Memorial Day Weekend Q&A

A tent setup at the South Fork Campground

It's almost the holiday weekend and we know many of you are coming to the forest. Here are answers to three trending questions we're getting at our visitor centers right now.

Which campgrounds have first-come, first-serve sites?

A number of the forest’s campgrounds have first-come, first-serve sites (also referred to as a walk-in site). The below is a list of campgrounds with walk-in sites, but, as you may know, campgrounds fill up fast, especially on holiday weekends. Many may already be filled by Thursday evening or early Friday. Make sure to click on the links before heading out for pertinent details (e.g. dirt road access, minimum night stays for holiday weekends, number of sites).

Last, but not least, all Yellow Post Site areas--13 in all--around the forest are first-come, first-serve. These sites are semi-developed, meaning they usually have a picnic table and a fire ring, but no bathroom or water facilities. And most are accessed by dirt road, so high-clearance vehicles are recommended. To find areas where Yellow Post Sites are located, look for them on this list.

Note: We do not keep a real-time list of walk-in availability and all group campgrounds are reservation only.

Can I have a fire in the campground?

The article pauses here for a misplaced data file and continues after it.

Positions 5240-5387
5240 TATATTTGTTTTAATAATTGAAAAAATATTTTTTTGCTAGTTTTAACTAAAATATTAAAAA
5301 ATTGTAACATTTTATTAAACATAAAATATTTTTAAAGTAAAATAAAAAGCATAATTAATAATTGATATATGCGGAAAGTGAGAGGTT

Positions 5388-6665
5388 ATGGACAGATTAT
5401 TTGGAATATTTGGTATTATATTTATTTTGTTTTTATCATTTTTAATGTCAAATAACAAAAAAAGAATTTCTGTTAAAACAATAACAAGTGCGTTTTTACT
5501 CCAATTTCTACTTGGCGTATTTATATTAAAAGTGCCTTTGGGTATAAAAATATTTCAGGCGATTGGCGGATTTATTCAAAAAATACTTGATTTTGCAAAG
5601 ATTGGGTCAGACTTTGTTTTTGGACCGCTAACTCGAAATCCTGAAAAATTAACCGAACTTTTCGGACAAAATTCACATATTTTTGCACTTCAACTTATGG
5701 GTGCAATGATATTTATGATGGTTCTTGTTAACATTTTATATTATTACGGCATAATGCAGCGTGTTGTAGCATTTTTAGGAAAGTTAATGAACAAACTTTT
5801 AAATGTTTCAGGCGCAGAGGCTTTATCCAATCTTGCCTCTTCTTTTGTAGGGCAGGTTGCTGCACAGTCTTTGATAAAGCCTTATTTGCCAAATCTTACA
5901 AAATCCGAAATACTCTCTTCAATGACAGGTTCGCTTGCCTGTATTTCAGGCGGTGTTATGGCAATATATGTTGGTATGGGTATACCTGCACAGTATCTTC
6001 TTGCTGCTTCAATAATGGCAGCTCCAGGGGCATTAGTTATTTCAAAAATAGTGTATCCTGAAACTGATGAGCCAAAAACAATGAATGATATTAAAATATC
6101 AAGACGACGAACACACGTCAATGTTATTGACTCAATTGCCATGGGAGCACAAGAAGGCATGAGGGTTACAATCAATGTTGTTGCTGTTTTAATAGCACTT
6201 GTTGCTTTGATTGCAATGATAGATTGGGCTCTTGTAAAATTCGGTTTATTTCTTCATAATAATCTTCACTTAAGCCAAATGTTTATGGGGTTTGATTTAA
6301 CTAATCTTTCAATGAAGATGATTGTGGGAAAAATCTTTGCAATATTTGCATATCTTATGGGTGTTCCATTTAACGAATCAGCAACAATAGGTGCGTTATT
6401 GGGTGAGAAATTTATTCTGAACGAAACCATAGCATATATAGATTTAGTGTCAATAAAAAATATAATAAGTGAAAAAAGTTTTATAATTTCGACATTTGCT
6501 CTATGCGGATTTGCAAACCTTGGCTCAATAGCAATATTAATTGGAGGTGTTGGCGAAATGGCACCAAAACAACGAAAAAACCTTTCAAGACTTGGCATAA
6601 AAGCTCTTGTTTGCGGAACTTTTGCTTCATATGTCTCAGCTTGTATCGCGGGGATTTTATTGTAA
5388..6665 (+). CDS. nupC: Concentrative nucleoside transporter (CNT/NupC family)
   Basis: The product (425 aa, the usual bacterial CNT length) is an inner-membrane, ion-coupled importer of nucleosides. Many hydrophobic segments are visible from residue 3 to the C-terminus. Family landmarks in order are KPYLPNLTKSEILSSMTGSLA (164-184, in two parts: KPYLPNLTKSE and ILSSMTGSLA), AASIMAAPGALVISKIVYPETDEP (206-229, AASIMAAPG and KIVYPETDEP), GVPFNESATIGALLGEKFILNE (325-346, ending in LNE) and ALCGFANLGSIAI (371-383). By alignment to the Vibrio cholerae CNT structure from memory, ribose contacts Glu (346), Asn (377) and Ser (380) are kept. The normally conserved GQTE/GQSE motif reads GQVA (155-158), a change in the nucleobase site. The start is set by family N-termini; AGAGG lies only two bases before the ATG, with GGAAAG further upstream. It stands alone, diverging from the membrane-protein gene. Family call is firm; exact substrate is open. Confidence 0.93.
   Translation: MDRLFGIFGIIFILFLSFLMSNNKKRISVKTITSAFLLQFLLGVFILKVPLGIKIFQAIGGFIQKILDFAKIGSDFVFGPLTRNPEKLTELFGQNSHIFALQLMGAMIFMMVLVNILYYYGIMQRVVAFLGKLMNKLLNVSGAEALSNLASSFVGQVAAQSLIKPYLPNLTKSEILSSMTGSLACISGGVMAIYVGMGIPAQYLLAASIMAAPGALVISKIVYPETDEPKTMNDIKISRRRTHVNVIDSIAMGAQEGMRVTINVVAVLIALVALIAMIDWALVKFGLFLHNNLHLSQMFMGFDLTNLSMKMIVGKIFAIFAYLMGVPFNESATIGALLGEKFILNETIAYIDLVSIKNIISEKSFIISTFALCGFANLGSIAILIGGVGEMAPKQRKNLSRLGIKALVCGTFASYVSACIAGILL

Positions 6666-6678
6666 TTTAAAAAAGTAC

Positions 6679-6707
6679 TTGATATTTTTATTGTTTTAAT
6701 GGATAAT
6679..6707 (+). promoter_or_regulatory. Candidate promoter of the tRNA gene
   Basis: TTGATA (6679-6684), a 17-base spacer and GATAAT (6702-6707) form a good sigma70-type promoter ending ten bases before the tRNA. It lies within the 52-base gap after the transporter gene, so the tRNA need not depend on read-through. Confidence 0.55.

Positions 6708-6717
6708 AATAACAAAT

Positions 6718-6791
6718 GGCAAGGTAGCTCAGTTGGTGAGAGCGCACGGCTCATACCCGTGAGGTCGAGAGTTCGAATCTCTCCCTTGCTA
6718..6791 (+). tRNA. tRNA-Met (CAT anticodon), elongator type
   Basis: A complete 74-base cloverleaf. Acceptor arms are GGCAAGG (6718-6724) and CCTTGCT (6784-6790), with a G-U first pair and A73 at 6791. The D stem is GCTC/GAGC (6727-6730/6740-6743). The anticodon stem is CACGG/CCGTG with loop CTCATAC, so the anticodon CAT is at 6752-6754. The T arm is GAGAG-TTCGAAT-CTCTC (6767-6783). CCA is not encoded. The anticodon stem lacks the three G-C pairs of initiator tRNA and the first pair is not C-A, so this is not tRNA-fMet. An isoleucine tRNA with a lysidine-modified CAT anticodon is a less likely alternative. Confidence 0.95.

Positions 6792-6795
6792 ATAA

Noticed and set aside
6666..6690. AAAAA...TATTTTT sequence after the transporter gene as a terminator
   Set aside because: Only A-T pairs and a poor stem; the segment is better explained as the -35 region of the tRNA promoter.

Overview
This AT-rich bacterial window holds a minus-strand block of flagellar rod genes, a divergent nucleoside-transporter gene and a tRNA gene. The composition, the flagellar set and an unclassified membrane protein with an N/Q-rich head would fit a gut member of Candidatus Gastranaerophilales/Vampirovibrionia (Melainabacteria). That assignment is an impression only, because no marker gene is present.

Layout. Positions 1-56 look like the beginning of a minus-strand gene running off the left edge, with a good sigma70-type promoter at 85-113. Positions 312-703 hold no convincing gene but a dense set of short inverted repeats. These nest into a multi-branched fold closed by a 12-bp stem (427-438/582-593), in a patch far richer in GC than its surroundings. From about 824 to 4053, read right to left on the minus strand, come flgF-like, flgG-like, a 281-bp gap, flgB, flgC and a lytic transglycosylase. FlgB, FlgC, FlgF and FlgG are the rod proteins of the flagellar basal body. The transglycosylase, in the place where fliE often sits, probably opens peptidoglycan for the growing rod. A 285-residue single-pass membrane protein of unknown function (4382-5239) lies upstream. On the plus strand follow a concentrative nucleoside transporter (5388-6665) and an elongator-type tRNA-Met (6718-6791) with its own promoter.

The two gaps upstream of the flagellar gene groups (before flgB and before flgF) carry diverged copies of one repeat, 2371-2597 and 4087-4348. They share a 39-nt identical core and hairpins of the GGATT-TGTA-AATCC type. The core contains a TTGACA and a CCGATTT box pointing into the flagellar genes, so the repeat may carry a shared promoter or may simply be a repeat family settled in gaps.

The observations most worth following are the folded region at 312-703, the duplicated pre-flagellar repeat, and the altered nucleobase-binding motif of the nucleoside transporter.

As of Friday, May 25, 2018, fires are allowed in developed campgrounds in Forest Service-provided fire rings.

The same goes for Yellow Post Sites if there’s a Forest Service-provided fire ring (no rock rings or personal rings allowed). If there is one and you want to use it, the group must have a California Campfire Permit, which is also required for using gas or propane stoves. Get the permit online or at a visitor center.

If you’re dispersed camping, using a gas or propane stove also requires the California Campfire Permit. Ground fires are never allowed, not even with a rock ring or personal fire ring.

What are the road conditions?

High-clearance vehicles are always recommended on the dirt roads of the San Bernardino National Forest. Expect rocks and ruts. Although low-clearance vehicles can navigate some areas, we never recommend them for dirt road travel.

Use the Motor Vehicle Use Map to know which Forest Service roads are open to the public and to which type of vehicle.